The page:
Out of the 4GB internal storage, what is available to the user is 1.58GB (again of which about 450MB is available for apps, unless you make more space available by deleting the unneeded pre-loaded apps). But the MicroSD card slot is a savior here, for those who had no problem storing media files in an external source.
Under the GPS settings, there are options to switch between GPS locking using satellites, WLAN & mobile network and Assisted GPS (server to assist GPS). Nothing else is interesting or new in this interface, than the fact that it looks similar to the interface in other HTC devices, good and easy to use and navigate.
The 5-megapixel camera doesn’t impress at all. Below are a few camera samples to back up the views. The issue with the camera was that we couldn’t get the focus right on the object even after multiple tries (manual focusing was possible though). While having the flash turned on, there is no use of focusing manually before hitting the shutter button, because after you hit the shutter button, it takes a couple seconds when the flashlight is kept on and then focuses on the object by itself before finishing the capture.
The camera app interface although is simple to look at, it confuses a little in the settings. There is HDR mode available, and the other options include color effect, face detection, touch Autofocus, saturation, contrast, sharpness, Anti banding, ISO, Exposure, White balance, Flash mode, countdown timer and storage position setting.
The panorama at least looked better than the normal captures, because on 180-degree rotation, there was no visible demarcation between any possible frames, or it could be because the camera is taking everything in a single frame like a video, and then generating the picture. Whatever the case, the panoramic capture came out pretty well.
Performance, Battery and Others
Performance wise, if you want to squeeze out a lot from a device powered by Qualcomm Snapdragon 200 processor, you are asking a lot already. But you still expect this to give you no issues or lags while using the Desire 516c normally. The phone does take it with ease, and out of the 1GB RAM (about 896MB in actual), a fresh boot gives about 510MB free and that is still enough for some multitasking.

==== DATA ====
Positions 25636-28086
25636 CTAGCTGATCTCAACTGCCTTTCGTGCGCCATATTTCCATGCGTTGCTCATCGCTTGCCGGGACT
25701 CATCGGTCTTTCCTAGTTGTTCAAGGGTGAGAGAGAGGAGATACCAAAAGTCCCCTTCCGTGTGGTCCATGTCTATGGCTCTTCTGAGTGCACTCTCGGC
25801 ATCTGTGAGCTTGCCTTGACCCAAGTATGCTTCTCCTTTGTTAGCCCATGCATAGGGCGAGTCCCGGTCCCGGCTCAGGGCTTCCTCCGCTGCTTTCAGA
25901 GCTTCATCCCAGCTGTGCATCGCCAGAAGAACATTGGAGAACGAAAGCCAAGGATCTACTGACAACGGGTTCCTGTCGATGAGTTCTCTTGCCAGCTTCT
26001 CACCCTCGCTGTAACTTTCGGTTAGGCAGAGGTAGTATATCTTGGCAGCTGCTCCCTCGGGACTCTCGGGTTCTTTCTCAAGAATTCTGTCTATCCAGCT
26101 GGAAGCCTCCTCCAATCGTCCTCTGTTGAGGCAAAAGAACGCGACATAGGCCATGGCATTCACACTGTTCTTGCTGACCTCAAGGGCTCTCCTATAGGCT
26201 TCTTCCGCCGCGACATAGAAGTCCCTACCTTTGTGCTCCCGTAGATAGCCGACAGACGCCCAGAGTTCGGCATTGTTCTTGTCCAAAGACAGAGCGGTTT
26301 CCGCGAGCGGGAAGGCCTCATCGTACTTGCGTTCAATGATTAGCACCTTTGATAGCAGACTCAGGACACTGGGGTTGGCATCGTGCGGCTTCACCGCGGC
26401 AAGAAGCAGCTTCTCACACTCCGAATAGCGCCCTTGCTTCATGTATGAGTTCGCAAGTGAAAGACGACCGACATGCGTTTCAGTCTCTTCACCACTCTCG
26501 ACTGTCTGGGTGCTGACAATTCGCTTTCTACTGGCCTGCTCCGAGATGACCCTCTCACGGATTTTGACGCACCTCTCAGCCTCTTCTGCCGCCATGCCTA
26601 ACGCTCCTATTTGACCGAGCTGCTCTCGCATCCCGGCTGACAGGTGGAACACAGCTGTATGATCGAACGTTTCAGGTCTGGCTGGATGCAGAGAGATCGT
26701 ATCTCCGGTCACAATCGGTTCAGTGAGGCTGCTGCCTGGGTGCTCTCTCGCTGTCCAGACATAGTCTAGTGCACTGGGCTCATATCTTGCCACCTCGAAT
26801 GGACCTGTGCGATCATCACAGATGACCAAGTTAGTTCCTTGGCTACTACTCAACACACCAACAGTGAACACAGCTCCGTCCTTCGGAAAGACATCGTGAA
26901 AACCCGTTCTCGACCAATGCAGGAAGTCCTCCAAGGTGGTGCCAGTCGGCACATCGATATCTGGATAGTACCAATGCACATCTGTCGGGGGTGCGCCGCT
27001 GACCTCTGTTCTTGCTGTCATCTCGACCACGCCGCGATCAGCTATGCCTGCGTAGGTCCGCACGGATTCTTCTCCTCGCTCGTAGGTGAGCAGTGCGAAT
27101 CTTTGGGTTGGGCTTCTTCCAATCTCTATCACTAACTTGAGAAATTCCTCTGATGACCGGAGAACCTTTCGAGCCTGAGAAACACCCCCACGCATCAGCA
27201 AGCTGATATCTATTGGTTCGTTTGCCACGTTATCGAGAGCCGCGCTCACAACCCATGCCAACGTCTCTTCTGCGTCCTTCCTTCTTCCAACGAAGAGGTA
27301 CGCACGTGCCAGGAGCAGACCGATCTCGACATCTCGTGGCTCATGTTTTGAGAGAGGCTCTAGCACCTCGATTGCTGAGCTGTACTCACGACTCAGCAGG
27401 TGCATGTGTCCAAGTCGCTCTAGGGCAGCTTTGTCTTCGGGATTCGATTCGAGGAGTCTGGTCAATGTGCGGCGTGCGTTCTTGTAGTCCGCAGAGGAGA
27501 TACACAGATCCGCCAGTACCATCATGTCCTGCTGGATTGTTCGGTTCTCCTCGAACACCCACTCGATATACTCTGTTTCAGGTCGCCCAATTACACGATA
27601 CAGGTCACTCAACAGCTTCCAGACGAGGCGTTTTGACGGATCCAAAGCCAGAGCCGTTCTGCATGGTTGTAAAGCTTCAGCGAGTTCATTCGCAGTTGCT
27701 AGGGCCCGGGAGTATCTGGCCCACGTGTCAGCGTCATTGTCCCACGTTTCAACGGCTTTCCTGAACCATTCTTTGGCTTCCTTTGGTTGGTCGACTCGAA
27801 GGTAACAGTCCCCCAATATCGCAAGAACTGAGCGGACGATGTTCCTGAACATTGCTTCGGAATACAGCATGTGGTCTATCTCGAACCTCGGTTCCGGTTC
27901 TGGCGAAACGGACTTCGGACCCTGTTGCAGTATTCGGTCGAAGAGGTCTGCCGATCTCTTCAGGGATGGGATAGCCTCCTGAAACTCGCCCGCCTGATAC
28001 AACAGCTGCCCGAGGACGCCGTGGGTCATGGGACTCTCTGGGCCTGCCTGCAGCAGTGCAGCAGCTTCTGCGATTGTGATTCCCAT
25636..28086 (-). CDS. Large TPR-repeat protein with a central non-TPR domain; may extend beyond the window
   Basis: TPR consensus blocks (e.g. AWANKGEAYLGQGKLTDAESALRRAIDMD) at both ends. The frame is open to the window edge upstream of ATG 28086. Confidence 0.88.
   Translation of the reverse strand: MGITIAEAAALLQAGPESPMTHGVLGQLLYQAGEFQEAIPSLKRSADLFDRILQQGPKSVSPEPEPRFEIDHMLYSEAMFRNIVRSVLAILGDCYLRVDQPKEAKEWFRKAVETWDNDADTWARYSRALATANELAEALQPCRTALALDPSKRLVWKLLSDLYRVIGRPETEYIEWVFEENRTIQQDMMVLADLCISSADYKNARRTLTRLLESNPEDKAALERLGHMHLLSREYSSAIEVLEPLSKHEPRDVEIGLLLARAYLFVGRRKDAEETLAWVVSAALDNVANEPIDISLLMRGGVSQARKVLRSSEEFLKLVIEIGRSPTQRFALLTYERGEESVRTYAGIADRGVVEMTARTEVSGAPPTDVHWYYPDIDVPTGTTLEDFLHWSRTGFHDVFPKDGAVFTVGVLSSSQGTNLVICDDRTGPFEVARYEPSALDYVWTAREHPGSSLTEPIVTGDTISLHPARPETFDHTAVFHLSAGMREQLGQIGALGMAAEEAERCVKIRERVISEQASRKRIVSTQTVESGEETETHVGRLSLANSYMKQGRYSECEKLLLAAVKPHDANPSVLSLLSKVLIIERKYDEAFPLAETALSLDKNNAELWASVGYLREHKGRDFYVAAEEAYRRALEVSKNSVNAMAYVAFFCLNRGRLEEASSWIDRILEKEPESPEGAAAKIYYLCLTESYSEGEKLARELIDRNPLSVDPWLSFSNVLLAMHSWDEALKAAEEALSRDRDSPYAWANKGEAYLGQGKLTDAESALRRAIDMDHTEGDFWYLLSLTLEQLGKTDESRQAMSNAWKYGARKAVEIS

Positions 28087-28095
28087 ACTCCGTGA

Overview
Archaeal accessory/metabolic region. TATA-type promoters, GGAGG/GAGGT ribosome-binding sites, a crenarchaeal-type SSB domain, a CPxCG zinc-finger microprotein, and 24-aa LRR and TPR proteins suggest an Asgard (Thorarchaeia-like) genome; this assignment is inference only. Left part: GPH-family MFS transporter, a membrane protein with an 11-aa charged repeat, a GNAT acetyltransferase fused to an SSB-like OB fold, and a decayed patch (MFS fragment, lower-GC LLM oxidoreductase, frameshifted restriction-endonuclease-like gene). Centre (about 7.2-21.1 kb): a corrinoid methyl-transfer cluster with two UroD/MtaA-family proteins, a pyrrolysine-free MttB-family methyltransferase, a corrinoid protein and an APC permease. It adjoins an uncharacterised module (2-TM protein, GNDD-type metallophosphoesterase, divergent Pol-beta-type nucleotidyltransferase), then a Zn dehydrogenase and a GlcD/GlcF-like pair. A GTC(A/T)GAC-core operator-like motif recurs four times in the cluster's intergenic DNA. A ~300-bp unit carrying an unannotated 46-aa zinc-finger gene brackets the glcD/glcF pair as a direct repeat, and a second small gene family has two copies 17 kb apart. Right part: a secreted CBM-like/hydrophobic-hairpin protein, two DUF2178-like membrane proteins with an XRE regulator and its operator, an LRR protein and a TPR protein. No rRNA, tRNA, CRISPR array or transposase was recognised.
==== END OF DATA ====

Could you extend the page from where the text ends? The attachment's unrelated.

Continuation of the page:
The high-end gaming experience wasn’t good though. For example, we played the Asphalt 8 game and within the first few seconds after the game started, the app crashed. The Desire 516c very easily played some other games, like Minion Rush and Angry Birds, and the video playing on Youtube was possible without a problem. We again could see some issues when playing a 1080p video directly in the device.
The battery life is more than what we had expected, because it lasted for over a day. The battery never drained aggressively on web browsing or even when the screen was on for long. The 1950 mAh battery isn’t bad at all, and the overnight battery drain when the 3G was active, was just about 8%.
The voice quality on calls is good, and the speakers on the back are loud but not very clear. The only issue here is the placement, because it is on the flat surface on the back, and not towards the curve, thus the sound output is not to the highest level when the device is placed on its back.
The Desire 516 Dual SIM is not a bad choice if you are looking at a smartphone from a well known brand, but if you have a wider view on choices, there are several devices that beat this one in competition. For this price range, you can go for the 2nd gen Moto G, Asus Zenfone 5 or even the Gionee Marathon M3, each of which have something better than the Desire 516 Dual SIM, though it has a good battery life compared to the ones from Motorola and Asus.
|Display||5" TFT LCD (540 x 960 pixels)||Processor||Qualcomm Snapdragon 200 (Quad core 1.2 GHz)|
|Camera||Rear - 5 MP
Front - 0.3 MP
|Memory||Internal - 4 GB
External - Expandable upto 64 GB (microSD)